Mar 30

Remembering an Icon: Willis "Nomo" Humphrey

by: Norah Langweiler

When Willis “Nomo” Humphrey passed in winter of 2018, it hit hard. A fixture in the community, Willis was a renowned figure in Philadelphia’s art scene and a role model for burgeoning artists. 

Many of Willis’s murals explored the lives of black Americans frequently overlooked in school curriculums. He filled the streets with images of black historical figures, inspiring future generations with faces often ignored in history books, and ensuring those legacies are not lost to time. It is only fitting that we do the same.

I interviewed Corin Wilson, a Mural Arts project manager and collaborator of Willis’s, to share some of her memories.

What projects did you work on with Willis? 

I worked with Willis and Keir Johnston, his partner from his design firm Amber Art and Design, on Remembering a Forgotten Hero, a mural honoring Octavius V. Catto, a highly respected activist and educator in the late 1800’s. He successfully desegregated public transportation in our city almost 100 years before Rosa Parks and Martin Luther King tackled it in 1955! In 1866, Catto organized one of the country’s earliest acts of disobedience, protesting Philadelphia’s segregated horse-drawn mass transit system. It was a huge win and set the stage for the civil rights movements mid-century. Catto was also a vocal proponent of voting rights and lived to see the ratification of the 15th Amendment in 1870, which allowed black men to vote. 

Tragically, Catto was murdered by white supremacists while he was on his way to exercise the right to vote he had fought so hard for. He was thirty-two. Another important figure in American history we lost too soon.

Centuries later, there is still a lot of work to be done, but that makes it even more important that we remember and honor our heroes, like Catto and Willis.

Remembering a Forgotten Hero © 2018 City of Philadelphia Mural Arts Program / Willis Nomo Humphrey / Keir Johnston, Universal Charter School, 801 South 15th Street. Photo by Steve Weinik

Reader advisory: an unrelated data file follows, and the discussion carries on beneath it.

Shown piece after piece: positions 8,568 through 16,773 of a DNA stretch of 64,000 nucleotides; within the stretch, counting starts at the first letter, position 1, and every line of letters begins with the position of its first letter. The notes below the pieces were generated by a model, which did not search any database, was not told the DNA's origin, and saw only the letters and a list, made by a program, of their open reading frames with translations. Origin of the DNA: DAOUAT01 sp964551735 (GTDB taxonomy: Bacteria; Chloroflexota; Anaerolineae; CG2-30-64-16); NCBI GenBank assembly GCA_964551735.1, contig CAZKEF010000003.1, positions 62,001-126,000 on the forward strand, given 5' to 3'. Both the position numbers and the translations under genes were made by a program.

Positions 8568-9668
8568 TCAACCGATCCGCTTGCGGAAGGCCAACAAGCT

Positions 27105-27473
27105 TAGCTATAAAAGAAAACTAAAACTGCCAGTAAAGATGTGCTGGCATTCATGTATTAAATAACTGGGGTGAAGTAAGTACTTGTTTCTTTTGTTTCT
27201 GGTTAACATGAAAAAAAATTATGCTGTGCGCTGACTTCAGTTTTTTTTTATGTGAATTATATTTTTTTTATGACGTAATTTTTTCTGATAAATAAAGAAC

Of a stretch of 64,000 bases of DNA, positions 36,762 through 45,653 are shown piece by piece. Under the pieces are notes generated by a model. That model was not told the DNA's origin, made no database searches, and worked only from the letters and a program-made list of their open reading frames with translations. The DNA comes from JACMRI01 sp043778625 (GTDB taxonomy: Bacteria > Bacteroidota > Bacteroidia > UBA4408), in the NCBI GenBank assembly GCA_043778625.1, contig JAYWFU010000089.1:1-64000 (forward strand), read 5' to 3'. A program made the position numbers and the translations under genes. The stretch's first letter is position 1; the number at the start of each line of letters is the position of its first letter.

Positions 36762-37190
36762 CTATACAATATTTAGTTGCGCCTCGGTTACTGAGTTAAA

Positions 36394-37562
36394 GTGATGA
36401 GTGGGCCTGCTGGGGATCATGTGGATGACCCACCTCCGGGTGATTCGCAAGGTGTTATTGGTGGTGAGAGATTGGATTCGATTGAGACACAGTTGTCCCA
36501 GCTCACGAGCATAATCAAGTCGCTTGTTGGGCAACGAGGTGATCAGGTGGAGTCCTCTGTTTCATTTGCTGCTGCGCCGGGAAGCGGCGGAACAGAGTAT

What was it like, getting that mural made? 

A mural honoring O.V. Catto had been a dream for years. Actually, the project was started by the former Restorative Justice director, Robyn Buseman. When she retired, I was brought in to complete the mural with a committee including authors Dan Biddle and Murray Dubin, educators Vistula Chapman-Smoth, Yaasin Muhammad, and Shaquita Smith, and community partners Eve Lewis and Jeffery Williams. It was a diverse group to make sure we had the history and representation right. With Mayor Kenney’s galvanizing support and the passionate team behind us, we were able to move the mural forward!

How do projects like these improve the community? 

Willis and Keir took painstaking care to create a design that featured scenes from Catto’s life and give context to the world he lived in. Students at the Universal Charter School, where the mural currently lives, now have scenes from the mural in their curriculum. That’s why it was so important to Willis, and to all of us, that the project had such a strong, diverse committee behind it. Thanks to their work, the mural can be used in schools around the city as a teaching tool honoring this incredible civil rights figure.

Is there a particular moment or memory that stands out to you? 

Yes – spending the day at Universal Charter School with Willis and Keir. As the home of the mural, Universal Charter wanted as many scholars – their students – as possible to have a hand in creating it. And of course, we were happy to oblige! Throughout that day, classrooms with students from second through eighth grade came in to meet our artists and learned about the mural while painting and dancing. That day was easily one of the highlights of my career with Mural Arts.

How would you describe Willis legacy? 

I am still heartbroken for the loss of such a wonderful person, but I am grateful to have worked alongside him. I have no doubt Willis will continue to inspire and impact this city for years, as he did when he was alive. His talent and dedication were so clear in everything he did – and our city is better off because of him.

As a resident and art-lover, I can appreciate the work he left for us. But as a person who was lucky enough to work with him, his greatest legacy is the respect he showed all folks – and his generous spirit. He showed me a more patient way to do things. He inspired me to look for a kinder approach to my work. And I know I’m just one of many, many people who were forever changed by knowing him.

Learn more about Willis 

Background & Bio: Willis “Noms” Humphrey
One-on-One with muralist Willis Humphrey aka NOMO 
In Memory of Willis “Nomo” Humphrey

Last updated: Mar 30, 2020

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